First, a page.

Technology pros at every organization establish specific ways for employees to send and store digital files and communicate online.

 

Using your personal technology accounts at work because it seems easier can leave the entire organization exposed to cybersecurity risks and even violate regulations.

Your safety is important to us! 

 

Click the image to the right to download and print these steps to being safer on the job. 

City of San Francisco _ Riskiest Things.

Fraudsters are getting smarter. They're using technology to send emails that are customized with your name and a message.

Sometimes the email appears to be from a manager, human resources or accounting, instructing you to do something right away. Other fake messages appear to come from a shipping company like FedEx or UPS informing you of a package delivery attempt. And sometimes, as you'll see below, the message is personal and designed to spark your curiosity.

But clicking on the link in the email will download a virus to your computer.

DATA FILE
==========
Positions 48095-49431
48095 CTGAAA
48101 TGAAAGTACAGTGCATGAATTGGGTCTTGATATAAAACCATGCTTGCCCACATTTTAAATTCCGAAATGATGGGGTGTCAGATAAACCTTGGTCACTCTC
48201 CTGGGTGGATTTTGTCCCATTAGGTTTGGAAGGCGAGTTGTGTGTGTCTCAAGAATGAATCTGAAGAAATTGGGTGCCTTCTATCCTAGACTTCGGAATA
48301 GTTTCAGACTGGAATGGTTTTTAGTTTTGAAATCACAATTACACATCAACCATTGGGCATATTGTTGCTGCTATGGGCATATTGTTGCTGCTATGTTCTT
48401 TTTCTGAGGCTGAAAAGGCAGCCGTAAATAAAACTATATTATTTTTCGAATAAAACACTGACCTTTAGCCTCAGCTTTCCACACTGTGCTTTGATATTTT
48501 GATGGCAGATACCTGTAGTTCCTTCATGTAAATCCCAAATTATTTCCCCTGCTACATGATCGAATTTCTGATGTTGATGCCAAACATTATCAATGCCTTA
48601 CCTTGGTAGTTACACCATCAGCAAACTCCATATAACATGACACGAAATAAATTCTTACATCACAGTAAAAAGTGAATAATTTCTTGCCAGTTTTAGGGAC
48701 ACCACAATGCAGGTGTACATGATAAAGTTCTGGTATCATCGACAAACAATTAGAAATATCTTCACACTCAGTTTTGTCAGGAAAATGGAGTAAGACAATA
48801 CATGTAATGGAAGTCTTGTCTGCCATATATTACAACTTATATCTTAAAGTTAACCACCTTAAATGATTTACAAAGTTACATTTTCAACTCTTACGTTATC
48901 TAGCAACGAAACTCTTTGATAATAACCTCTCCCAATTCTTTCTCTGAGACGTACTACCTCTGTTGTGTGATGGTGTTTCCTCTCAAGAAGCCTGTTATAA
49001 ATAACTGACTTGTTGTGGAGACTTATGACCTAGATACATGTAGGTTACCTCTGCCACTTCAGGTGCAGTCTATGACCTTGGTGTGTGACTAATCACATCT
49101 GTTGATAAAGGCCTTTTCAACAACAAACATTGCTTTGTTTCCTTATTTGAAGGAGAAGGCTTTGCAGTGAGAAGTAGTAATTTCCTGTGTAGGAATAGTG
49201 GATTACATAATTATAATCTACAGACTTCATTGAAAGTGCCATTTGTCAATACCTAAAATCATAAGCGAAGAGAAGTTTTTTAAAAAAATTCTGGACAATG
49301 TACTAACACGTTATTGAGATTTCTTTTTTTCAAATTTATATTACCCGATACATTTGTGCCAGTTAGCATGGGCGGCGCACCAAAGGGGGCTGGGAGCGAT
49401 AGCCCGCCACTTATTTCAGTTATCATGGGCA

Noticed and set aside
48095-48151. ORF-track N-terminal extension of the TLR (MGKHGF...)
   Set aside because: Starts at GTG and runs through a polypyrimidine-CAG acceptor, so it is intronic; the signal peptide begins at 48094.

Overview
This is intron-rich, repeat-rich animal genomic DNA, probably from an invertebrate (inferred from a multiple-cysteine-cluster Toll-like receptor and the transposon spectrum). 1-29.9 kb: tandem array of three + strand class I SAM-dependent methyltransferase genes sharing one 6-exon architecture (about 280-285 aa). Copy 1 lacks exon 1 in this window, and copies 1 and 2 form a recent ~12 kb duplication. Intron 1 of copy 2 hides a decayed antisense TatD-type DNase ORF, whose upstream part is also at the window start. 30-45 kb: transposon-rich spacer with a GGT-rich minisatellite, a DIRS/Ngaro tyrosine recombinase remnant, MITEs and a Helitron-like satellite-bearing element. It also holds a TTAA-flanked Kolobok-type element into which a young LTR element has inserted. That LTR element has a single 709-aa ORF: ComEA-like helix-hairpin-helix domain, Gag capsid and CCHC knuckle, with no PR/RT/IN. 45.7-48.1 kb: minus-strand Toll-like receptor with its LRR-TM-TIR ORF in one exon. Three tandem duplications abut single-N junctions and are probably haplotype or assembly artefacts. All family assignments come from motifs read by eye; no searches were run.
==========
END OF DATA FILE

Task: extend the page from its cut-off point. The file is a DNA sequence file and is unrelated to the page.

Drag the red slider bar from right to left

to spot clues that this message is fake. 

How they decide what shows up in your Facebook feed...

The kind of cybercrime that's actually declining...

And cybersecurity advice from a major political party.

Take the cybersecurity quiz and learn more!

Trust your instinct.
If an email doesn't look quite right
or a website asks for personal information,
stop and think before you click!
Have you received a suspicious email?
Contact your department's help desk.

You're the most important link

protecting the City and your family from cyber fraud.

In the upcoming edition of Cybersecurity News
from the City Cybersecurity Team:
Protecting one of your most valuable possessions: your identity.

Cyber Cartoon: Paul Noth/The New Yorker Collection/The Cartoon Bank

March 2019 a • Edition #65

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